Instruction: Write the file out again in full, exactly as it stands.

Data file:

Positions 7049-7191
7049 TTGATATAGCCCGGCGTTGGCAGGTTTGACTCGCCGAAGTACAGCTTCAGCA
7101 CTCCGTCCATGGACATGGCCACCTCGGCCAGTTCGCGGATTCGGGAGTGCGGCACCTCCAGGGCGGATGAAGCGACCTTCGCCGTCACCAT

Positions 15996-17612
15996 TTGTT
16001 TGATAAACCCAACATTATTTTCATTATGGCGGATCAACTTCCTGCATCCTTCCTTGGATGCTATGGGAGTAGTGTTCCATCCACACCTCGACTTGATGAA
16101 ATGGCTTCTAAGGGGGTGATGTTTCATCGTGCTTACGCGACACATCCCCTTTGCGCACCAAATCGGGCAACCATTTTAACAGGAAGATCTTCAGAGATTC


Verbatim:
Positions 7049-7191
7049 TTGATATAGCCCGGCGTTGGCAGGTTTGACTCGCCGAAGTACAGCTTCAGCA
7101 CTCCGTCCATGGACATGGCCACCTCGGCCAGTTCGCGGATTCGGGAGTGCGGCACCTCCAGGGCGGATGAAGCGACCTTCGCCGTCACCAT

Positions 15996-17612
15996 TTGTT
16001 TGATAAACCCAACATTATTTTCATTATGGCGGATCAACTTCCTGCATCCTTCCTTGGATGCTATGGGAGTAGTGTTCCATCCACACCTCGACTTGATGAA
16101 ATGGCTTCTAAGGGGGTGATGTTTCATCGTGCTTACGCGACACATCCCCTTTGCGCACCAAATCGGGCAACCATTTTAACAGGAAGATCTTCAGAGATTC